In the greatest sermon ever preached (Sermon on the Mount see Matthew 6:25-34), Jesus declared that we should not worry and fret over things which are superficial — like what we will wear or what we will eat. Instead, we are to focus on the most valuable aspect of our existence — that is, our relationship with God. When we do this, we develop trust in the only One who can truly provide for us. This leads us then to make wiser decisions, which then leads to that more abundant life that Jesus promised. It is abundant because we open ourselves up to having our needs met by the One who provides “light” and “life” and “all good gifts…”
As I grew in my understanding of this reality, those things upon which I placed value began to reorder themselves in my list of priorities. I noticed that as my priorities became more in harmony with God’s will, my joy increased, my worry decreased and my life found balance.
In God’s master plan of life, He has laid out principles that, when followed properly, lead to success, not only from a spiritual perspective, but from a material one as well. A major part of this plan is how we are to treat the resources that God entrusts to us. We must remember that everything to which we lay claim is available to us only by God’s providence. It is tempting to boast when we receive that promotion we’ve hoped for, or when we get to enjoy the fruit of abundance in any area of our lives. However, thanks be to God for enabling us to enjoy such blessings.
After studying Theology at Southern Adventist University, I did not have an immediate opportunity for full-time ministry. Instead, I had the privilege of ministering in the private sector as a bank manager for five-and-a-half years. In this position, I was challenged with guiding my clients to make sound decisions which would lead to stronger financial stability. One of my responsibilities was to encourage my clients to consider the future in terms of what legacy they wanted to establish.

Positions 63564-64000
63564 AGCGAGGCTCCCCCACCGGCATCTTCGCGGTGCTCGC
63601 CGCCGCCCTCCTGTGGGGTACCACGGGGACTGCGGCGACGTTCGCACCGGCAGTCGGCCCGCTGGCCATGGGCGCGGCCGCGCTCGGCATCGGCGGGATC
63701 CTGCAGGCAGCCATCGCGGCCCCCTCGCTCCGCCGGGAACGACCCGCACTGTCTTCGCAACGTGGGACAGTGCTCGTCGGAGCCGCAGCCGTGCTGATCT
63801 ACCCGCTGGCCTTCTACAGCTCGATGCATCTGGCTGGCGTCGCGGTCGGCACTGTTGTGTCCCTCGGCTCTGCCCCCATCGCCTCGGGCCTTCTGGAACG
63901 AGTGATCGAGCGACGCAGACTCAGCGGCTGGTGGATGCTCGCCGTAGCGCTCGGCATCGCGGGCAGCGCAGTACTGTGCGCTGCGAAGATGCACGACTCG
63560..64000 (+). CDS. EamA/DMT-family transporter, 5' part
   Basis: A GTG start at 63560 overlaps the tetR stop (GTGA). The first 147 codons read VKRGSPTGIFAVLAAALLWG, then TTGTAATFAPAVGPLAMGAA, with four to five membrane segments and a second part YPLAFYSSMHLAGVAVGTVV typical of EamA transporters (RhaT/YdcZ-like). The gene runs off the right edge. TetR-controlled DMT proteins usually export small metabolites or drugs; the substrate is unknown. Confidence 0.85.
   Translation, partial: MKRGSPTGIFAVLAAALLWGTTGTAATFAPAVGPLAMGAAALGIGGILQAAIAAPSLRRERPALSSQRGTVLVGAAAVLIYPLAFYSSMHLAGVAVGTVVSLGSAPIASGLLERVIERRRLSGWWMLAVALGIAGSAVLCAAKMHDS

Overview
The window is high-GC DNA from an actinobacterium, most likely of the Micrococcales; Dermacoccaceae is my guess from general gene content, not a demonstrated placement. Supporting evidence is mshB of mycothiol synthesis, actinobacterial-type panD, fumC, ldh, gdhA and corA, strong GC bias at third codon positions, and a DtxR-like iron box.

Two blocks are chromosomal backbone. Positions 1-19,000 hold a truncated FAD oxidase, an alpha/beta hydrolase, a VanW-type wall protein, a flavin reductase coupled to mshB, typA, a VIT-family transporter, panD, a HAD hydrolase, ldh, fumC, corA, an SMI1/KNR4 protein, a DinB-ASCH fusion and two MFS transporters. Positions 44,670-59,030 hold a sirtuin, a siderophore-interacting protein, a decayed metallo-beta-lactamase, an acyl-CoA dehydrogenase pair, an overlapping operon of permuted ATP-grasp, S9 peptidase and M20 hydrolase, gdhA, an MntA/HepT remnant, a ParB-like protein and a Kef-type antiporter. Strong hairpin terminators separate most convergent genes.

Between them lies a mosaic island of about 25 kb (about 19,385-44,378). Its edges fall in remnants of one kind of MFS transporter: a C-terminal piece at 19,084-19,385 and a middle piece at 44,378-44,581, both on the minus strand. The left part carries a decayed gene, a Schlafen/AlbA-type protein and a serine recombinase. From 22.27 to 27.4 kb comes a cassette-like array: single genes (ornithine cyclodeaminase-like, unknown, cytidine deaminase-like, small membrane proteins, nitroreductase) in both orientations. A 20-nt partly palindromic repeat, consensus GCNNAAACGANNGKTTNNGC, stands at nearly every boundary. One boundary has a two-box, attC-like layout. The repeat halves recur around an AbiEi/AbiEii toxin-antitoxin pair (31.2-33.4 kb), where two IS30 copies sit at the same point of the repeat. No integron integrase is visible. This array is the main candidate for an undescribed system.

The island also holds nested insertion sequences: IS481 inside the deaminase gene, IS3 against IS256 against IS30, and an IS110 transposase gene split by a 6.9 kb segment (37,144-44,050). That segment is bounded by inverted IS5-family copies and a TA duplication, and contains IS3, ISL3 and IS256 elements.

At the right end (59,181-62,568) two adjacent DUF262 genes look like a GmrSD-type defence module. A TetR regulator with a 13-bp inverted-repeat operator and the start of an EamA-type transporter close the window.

I was amazed at how often I was able to work my faith into my job and, in an indirect, non-threatening way, encourage many clients to establish a plan to support the Lord’s work through faithful stewardship of the means God had entrusted to them. I saw many of my clients, from varied backgrounds, establish plans of systematic benevolence for the cause of Christ. In many ways, I was able to “pay it forward” and invest in my clients as God had invested in me earlier in my life. Even though I felt called to be a pastor, this banking “opportunity” prepared me for pastoral ministry much like Moses’ years in the wilderness.
Ever since God called me out of banking and into full-time pastoral ministry, that part of my life has continued to enrich and help develop my skills as I now invest in my church members. I have had the privilege of counseling many members (as well as current colleagues) in the area of sound financial stewardship and faithful investing with God in His work. My prayer is that, as we realize how deeply God has invested in us, we return to Him the highest dividend — unwavering faithfulness and trust in every aspect of our lives.
Cory Herthel has been serving as a pastor in the Michigan Conference since 2012. Prior to his tenure there, he served as branch manager and licensed banker for Regions Bank in Chattanooga, Tenn. He is currently pursuing an M.A. degree in Pastoral Ministry at the Adventist Theological Seminary, Andrews University.